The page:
Now, we will look at alternatives if you don’t have an ideal setup and would rather drop extra money on more dice instead of all of this equipment. I don’t blame you. I’m ready for more dice myself!

Laptop Webcam

I expect most users who want to play webcam games have a laptop, and most laptops come installed with a webcam above the screen in the middle. If you put your laptop across from you on the other side of your play area, you can tilt the screen down to see the dice.

Play area with a tilted laptop screen to view the play area.
Tilting your laptop screen to see the play area.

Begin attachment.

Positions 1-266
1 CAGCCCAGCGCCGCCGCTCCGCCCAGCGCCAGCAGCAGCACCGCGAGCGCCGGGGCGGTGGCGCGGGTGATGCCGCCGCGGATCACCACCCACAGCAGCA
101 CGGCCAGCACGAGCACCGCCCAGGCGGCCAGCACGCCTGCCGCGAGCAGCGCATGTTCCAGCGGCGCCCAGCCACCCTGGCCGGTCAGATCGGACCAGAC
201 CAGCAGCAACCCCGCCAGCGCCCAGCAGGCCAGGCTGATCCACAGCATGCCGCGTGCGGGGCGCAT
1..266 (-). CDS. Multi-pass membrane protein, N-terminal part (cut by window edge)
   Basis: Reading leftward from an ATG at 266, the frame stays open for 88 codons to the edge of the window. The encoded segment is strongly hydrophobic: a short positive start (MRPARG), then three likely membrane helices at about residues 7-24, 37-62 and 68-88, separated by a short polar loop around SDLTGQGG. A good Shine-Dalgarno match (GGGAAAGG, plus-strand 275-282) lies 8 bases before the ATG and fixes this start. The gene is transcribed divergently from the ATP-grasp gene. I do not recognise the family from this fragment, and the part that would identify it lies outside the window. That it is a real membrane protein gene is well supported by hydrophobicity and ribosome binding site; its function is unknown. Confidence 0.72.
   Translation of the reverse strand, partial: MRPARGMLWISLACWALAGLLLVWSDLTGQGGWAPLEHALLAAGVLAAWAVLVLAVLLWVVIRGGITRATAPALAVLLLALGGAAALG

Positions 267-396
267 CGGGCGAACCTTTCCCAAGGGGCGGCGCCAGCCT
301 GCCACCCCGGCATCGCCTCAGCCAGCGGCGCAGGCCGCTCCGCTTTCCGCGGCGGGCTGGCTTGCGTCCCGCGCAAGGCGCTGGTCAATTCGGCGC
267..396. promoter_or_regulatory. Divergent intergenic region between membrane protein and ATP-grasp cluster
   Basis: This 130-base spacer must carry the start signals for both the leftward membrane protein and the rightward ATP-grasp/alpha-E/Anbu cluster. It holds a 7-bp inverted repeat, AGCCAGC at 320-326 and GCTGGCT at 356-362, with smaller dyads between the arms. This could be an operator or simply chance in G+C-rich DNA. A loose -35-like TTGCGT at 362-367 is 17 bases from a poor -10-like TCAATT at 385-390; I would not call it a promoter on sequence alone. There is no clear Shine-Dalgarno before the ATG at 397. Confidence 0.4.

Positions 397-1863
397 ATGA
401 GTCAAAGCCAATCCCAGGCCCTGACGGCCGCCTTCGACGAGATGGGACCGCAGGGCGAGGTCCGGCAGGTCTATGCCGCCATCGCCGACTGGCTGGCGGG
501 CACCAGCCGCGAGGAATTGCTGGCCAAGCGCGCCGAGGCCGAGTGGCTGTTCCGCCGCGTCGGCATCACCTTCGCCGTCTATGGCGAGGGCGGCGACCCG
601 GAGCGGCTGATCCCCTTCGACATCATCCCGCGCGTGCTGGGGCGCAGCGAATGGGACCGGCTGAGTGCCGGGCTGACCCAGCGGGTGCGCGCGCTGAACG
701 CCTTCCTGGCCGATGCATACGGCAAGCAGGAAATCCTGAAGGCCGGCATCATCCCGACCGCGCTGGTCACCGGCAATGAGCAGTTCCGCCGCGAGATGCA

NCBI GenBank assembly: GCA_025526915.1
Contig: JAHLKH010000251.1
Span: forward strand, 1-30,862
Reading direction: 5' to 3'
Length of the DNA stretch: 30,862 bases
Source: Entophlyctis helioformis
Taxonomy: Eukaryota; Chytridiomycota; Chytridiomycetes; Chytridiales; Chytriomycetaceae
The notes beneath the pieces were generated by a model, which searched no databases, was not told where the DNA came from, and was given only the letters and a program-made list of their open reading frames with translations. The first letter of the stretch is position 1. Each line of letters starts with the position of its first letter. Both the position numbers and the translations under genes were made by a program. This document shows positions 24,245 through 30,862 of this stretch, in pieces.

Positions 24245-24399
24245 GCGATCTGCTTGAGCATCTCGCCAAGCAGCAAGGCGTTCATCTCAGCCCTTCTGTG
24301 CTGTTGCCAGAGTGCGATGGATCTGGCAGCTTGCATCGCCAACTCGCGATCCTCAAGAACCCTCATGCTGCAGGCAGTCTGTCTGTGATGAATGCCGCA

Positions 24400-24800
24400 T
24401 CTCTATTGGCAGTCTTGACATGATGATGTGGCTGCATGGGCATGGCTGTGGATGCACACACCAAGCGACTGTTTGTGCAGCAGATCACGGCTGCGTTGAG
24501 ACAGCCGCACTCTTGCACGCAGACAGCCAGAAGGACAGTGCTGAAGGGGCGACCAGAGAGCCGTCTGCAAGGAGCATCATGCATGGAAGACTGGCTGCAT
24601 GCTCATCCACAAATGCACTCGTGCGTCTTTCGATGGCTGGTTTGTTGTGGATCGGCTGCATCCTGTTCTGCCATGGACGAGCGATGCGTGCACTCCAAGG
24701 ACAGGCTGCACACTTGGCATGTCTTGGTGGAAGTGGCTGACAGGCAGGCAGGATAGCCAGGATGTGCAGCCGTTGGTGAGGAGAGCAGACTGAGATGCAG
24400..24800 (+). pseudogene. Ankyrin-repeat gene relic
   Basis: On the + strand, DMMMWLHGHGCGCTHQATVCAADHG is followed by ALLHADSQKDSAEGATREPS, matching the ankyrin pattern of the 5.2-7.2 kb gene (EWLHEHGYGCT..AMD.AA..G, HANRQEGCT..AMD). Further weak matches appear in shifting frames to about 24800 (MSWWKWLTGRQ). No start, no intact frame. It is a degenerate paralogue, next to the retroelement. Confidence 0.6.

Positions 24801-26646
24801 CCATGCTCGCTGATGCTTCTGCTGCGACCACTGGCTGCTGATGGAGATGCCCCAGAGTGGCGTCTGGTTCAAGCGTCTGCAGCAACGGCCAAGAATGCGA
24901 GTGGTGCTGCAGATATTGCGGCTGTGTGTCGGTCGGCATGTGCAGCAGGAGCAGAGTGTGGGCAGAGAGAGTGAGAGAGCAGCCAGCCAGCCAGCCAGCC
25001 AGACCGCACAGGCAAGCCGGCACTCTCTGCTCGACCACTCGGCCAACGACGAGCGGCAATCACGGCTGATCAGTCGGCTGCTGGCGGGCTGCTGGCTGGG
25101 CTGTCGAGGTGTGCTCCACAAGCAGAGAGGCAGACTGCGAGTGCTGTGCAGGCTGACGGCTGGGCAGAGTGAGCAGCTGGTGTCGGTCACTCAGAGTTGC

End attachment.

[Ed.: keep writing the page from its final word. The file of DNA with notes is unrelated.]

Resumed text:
Your view of the screen to see the other player will be a challenge.
This is your point of view of the laptop. It’s going to be difficult for you to see the screen!
The laptop's view of your army, with good lighting, is really good for your opponent!
Laptop’s webcam view of the play area.

As you can see from the pictures above, setting this up is really easy, and uses what most people probably already have. The only challenge is you are going to have a hard time seeing your laptop screen. If you have an extra monitor, or a screen casting tool like Chromecast or Amazon Fire TV Stick, or some other way to display to another screen, that will get you around this issue. Otherwise, adjusting your laptop screen up for you to see the battlefield, and then down for your opponent to see your end of the battlefield, works pretty well without being too distracting.